My annual mammogram did not get off to an auspicious beginning. The day I learned that Elizabeth Edwards had died, I, in a heightened emotional state, made an appointment for my annual mammogram. (This had been on my To Do List for months.) After arriving at the appointment, checking in, getting the smock on, and meeting the technician, I realized, when the technician looked at my form, that it hadn’t been a year since my last mammogram. To avoid trouble with the insurance company (or a huge bill that I had to cover myself), I dressed and rescheduled the appointment for two weeks later.
This time all seemed to go swimmingly. I adored the technician, who lovingly explained everything she was doing. Respectful and careful, she was the best technician I’ve ever had. Despite all the squeezing and flattening of my breasts between plastic plates, all the awkward positions and the holding of my breath for the photos, the appointment seemed like a great success. I even stopped at the front desk to let them know how magnificent the technician, Cristall, was. I left the appointment practically skipping, so glad to have this annual task taken care of, feeling so good about myself, certain I was in top health, and also pleased because Cristall had referred to me as “petite,” a word nobody has ever used to describe me. I went straight to the gym after the appointment and pursued my strength training routine with energy and enthusiasm, again feeling like and admiring myself as the pinnacle of health and well-being.
Three days later my internist called to say that there was a “density” on one of my images and that I needed to return, but this time to the second floor, where they send you when routine checks become other than routine. I needed additional images taken and perhaps also an ultra sound. My internist was reassuring that often this amounted to nothing, but that it was important to be certain about what the “density” was. I’ve been told I have “nodey” breasts and so have to be particularly careful when checking for abnormalities. I’ve also been through something similar to this before, being called back for more checking. I made an appointment for as soon as I could get in. In the meantime a letter came saying, “Your mammogram showed an abnormality that needs further investigation.” It went on to say, “Most of these abnormalities prove to be insignificant or benign (non-cancerous). We cannot determine whether your particular abnormality is benign or malignant (cancerous) until further evaluation is completed.”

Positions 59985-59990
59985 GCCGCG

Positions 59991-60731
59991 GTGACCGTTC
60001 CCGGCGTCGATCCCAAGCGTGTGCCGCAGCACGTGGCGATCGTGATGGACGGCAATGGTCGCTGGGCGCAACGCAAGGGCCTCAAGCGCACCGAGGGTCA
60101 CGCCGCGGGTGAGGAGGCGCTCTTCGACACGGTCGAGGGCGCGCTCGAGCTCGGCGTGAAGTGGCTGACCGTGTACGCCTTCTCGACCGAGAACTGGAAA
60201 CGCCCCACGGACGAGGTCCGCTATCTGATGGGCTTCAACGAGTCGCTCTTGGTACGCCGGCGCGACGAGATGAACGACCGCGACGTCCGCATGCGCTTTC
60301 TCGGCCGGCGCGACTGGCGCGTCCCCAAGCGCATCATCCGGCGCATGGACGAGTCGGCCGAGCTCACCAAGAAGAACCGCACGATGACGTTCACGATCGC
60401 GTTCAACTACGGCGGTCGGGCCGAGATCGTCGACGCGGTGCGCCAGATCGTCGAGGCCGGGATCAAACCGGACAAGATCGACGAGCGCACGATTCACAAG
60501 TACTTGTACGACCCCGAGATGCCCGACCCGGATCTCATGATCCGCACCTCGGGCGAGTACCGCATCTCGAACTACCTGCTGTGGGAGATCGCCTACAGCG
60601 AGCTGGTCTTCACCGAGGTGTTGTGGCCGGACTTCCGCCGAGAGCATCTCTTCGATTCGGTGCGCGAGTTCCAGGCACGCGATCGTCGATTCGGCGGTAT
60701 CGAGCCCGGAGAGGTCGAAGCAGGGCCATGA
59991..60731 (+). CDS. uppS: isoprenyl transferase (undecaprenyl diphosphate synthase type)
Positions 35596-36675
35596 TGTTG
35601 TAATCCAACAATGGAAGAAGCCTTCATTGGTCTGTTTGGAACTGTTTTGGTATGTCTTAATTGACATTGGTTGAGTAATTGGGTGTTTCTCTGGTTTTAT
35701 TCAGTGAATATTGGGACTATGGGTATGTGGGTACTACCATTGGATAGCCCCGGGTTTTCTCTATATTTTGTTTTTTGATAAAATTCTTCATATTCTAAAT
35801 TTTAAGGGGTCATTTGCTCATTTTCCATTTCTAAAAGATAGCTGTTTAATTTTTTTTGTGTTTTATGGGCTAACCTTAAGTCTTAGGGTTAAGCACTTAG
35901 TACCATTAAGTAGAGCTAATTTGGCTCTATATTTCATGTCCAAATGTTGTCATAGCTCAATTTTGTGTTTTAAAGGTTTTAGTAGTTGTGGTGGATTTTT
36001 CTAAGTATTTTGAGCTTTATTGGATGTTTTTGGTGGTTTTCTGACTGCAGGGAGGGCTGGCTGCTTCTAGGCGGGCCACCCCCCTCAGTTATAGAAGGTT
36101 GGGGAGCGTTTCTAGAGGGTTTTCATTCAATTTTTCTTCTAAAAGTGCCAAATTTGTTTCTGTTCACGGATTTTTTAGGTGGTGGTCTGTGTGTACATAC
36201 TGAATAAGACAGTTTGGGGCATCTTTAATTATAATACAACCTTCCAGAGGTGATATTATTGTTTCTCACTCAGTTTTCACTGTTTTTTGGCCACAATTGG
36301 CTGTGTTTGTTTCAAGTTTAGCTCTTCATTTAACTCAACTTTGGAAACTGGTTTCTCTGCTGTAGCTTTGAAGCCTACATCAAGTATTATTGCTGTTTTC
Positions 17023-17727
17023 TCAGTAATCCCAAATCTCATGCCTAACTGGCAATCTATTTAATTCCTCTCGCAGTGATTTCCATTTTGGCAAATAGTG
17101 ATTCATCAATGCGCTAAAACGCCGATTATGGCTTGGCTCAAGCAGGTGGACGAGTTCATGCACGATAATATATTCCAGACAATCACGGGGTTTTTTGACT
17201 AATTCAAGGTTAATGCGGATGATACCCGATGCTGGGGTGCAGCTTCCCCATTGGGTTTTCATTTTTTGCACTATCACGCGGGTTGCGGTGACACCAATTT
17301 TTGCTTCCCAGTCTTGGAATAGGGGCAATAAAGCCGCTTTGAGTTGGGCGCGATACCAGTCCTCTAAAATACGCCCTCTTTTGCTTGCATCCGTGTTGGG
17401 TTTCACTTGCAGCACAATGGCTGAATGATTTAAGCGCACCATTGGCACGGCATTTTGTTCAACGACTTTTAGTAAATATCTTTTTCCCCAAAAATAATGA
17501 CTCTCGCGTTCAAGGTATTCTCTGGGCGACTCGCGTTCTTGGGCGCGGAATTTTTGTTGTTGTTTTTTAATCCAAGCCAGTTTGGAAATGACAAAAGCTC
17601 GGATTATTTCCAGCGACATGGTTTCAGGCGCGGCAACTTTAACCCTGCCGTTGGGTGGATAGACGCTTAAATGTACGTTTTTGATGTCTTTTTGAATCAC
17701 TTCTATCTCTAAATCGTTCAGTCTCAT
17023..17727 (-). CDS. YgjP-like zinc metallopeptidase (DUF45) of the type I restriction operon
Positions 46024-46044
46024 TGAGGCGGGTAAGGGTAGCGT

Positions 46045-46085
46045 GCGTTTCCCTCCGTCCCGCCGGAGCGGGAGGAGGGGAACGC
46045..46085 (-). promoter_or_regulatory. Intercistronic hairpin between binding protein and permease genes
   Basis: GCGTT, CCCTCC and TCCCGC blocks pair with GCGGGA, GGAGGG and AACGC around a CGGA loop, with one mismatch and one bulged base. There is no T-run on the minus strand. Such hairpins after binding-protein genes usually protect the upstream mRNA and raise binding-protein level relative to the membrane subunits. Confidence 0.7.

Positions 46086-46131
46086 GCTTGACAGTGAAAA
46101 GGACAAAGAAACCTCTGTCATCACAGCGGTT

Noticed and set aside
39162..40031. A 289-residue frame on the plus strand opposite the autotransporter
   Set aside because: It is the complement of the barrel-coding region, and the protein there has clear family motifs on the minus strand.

For the days prior to the second appointment, I went about my business, trying not to dwell on what might be going on inside my body. I found it hard to believe that something could be malfunctioning given how good I felt physically, probably the best I’ve felt in years. Matt asked me whether I wanted him to come to the appointment, but I didn’t. I did, however, finally get nervous: I was lying on the table in the room, waiting for the doctor to do the ultra sound (the new images weren’t sufficient), and I thought to myself that it was possible they were going to give me bad news. After all, many women go to these appointments and get bad news. Why should I be exempt?
My dad died of cancer at age 52, more than twenty years ago now, having been diagnosed some three years earlier with bone marrow cancer. I kept thinking about what it must have been like when he went in search of help for what he thought was a routine lower back problem, the sign of aging, and instead found out that he had a vicious form of cancer.
When the radiologist explained about the ultra sound lotion he needed to squirt all over my left breast, I told him, “I’ve had two kids.” Then I tried being funny, when he scanned the images on his screen, saying, “Where’s the baby?” How different to have the same procedure now for something that could be deadly when previously this technology allowed me to see alien-like images of my two precious sons. Initially I made a lot of small talk with the doctor, until I decided to shut my mouth so that he could focus fully on determining whether anything was awry in the ocean-like pictures he was studying intently.
It didn’t seem as though he had found anything, but that was confirmed when a more senior doctor burst into the room saying, “You can be relieved! Everything looks fine.” Of course, I was relieved, but I also couldn’t stop thinking about the women who go to those appointments and are told something entirely different. I can’t take for granted my good health and the opportunity every day brings to take care of myself.